A while ago, the economic club of wealthy nations known as the OECD published a report showing immigration to be a profit-maker. The OECD compared the taxes paid by immigrant households with the social benefits, pensions and other welfare services claimed by the same households. In 22 out of 27 countries surveyed, including Sweden, the national budgets gained on average 26,000 kronor ($3,800) per household.
The OECD also noted that immigrants who have not become citizens of their country of residence are even more profitable from a national treasury point of view, compared to naturalized citizens, mainly due to the absence of pension costs.
Following the newspapers reporting that immigration contributes a net profit on the treasury, the news spread like wildfire in social media, accompanied by cheerful anti-racist commentaries triumphantly bassooning “Ha! Suck it up, Jimmie!” – referring to Jimmie Åkesson, leader of the nationalist, anti-immigration Sweden Democrat party.
But why all this joy?
Sure, the OECD report is a blow to the Sweden Democrat way of talking about national budget issues. But the Sweden Democrats are already the least credible party in the Riksdag in terms of financial policy. Neither is there any proof that voters who cast their ballot for a racist party do so with the state finances in mind.
Moreover, the OECD’s conclusions should be simple math. People who arrive to Sweden as adults do not put any burden whatsoever on the state treasury when it comes to childcare, pre-school, and school. Since they start from scratch, as soon as they start to earn a living and pay taxes – which most of them do unless curtailed by racist attitudes and unsound labor market policies – they constitute a fiscal goldmine.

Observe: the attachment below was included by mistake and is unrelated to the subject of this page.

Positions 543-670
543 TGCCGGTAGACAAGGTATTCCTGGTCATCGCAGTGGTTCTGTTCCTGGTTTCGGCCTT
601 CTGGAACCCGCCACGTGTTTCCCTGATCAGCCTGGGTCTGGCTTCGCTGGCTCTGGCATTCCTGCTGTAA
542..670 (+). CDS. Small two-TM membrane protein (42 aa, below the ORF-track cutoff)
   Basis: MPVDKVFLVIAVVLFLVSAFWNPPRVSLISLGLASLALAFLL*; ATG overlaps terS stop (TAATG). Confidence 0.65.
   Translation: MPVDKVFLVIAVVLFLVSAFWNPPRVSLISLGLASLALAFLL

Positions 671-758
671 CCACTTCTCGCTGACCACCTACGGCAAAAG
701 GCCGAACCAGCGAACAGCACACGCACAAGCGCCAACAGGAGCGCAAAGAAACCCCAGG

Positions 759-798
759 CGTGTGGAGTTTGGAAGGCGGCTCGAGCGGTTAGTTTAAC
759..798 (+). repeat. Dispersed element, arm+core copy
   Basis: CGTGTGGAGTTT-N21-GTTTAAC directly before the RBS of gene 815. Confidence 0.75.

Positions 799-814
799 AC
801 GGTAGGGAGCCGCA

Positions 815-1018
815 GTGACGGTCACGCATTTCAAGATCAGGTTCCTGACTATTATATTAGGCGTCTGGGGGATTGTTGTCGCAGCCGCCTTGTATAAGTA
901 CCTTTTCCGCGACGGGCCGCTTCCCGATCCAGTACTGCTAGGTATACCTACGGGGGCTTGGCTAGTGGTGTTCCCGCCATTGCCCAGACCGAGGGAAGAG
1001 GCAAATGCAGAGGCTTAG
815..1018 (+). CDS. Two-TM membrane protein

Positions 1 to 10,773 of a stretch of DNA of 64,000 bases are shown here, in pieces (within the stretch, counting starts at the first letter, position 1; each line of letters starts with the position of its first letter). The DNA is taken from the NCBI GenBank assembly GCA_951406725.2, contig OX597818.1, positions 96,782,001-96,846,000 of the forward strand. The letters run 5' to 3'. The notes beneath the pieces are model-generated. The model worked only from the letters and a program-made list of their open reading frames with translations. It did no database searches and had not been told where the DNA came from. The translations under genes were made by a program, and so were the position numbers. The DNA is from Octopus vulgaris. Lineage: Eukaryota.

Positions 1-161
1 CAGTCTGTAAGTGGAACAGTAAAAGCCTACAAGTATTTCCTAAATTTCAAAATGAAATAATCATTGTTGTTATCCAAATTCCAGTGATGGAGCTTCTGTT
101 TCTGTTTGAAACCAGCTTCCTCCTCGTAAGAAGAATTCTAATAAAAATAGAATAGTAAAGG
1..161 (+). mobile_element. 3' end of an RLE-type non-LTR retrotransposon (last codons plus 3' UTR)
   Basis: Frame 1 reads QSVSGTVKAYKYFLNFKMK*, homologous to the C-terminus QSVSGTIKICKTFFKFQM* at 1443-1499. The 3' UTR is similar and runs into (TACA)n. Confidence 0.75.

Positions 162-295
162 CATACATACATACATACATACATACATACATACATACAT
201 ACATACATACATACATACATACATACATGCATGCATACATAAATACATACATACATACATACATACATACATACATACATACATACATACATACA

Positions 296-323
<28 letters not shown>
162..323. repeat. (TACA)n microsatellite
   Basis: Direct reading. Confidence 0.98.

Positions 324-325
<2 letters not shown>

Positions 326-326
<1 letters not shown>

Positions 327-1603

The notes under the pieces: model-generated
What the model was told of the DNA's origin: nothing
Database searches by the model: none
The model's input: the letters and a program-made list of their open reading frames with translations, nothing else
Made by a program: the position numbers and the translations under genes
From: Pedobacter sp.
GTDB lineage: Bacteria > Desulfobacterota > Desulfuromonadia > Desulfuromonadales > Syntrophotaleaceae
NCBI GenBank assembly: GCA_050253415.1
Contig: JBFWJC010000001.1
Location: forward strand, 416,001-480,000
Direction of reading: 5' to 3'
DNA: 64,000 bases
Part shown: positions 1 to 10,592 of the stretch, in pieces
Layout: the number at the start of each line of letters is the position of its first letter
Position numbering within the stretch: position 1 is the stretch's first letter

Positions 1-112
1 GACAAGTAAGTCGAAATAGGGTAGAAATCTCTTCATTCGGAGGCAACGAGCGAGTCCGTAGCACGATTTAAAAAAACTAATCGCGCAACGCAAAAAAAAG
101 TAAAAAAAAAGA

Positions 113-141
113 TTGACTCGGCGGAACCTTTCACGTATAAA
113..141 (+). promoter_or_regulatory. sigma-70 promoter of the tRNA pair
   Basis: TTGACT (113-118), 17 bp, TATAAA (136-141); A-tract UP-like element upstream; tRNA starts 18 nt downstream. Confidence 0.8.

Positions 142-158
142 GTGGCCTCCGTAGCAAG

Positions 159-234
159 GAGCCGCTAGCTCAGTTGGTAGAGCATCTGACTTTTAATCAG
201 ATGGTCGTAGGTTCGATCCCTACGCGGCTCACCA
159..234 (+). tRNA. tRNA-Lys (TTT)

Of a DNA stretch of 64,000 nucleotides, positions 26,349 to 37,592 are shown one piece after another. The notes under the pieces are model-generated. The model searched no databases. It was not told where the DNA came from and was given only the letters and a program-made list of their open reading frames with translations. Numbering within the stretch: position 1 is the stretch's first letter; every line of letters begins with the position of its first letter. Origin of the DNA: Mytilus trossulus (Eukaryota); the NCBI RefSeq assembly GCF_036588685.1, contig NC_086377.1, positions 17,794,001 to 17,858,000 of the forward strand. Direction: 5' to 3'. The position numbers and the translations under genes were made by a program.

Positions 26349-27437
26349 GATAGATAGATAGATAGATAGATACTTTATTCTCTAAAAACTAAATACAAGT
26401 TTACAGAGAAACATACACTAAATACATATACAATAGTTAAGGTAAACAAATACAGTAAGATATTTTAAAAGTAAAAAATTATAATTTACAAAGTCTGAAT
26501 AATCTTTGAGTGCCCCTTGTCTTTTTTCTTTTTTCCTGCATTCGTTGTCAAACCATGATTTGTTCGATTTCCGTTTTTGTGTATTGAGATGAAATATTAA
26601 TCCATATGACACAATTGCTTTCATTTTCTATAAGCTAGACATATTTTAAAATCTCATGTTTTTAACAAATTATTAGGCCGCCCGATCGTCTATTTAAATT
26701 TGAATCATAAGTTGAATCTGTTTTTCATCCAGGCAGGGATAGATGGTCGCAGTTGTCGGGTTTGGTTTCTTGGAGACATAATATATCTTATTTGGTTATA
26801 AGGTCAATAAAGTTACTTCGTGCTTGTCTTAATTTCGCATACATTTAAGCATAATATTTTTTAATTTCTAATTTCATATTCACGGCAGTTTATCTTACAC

But that’s the overall picture. There are of course exceptions. And once facts have proven the racists wrong with respect to the overall picture, they will naturally target the exceptions instead. For example, illiterate people coming from countries with poor (if any) education systems, or refugees arriving from war zones with their minds scarred by trauma. And as soon as the racists start targeting this carefully selected group of immigrants (“Well, what about the Somalis? How do THEY contribute?”), those anti-racists who have built their counter-argument on a cost-benefit analysis will stand speechless.
And that’s not the end of the problem. Once you have been lured into the trap of determining people’s civic rights (such as the right to stay in the country) by financial factors, you are on a slippery slope with a dreadful historic record. If the profitable persons are deemed the only desirables, some horrid follow-up questions will line up. For instance, how is the treasury doing with the disabled? Do they cost us or make us money? And what about the sick? Or the elderly, whose days of contributing to the economic growth is in their past? What are we supposed to do with them?
If you want to build a sustainable argument against ideas such as “the cost of immigration”, you must instead understand where those kinds of idea come from. They for sure do not come from economics. In a Swedish context, the concept of “cost of immigration” was political rhetoric formulated by Ny Demokrati. [Editor’s note: A right-wing populist party that sat in parliament in the early nineties.] They didn’t come up with the concept due to their profound concern with the state finances, but because they wanted to single out immigrants as a burden on society.
Nobody asks what Värmlänningar [people from the western county of Värmland] cost society, although they are probably just as expensive as immigrants. Nobody has demanded a study of the cost of men, despite the well-known fact that men are an economic detriment taking into account the crimes we commit, our high salaries etc. Why? Because we all agree that Värmlänningar and men belong in our society, no matter the cost.
The OECD report contains valuable insights for regulators and civil servants. But it makes for a weak conceptual structure on which to lean for someone who wants to fight racism. An argument that measures people in economic terms will never make a true case against discrimination.
Marcus Priftis is the author of “Främling, vad döljer du för mig?”. This op-ed was originally published in Swedish by the left-leaning news and opinion website Dagens Arena.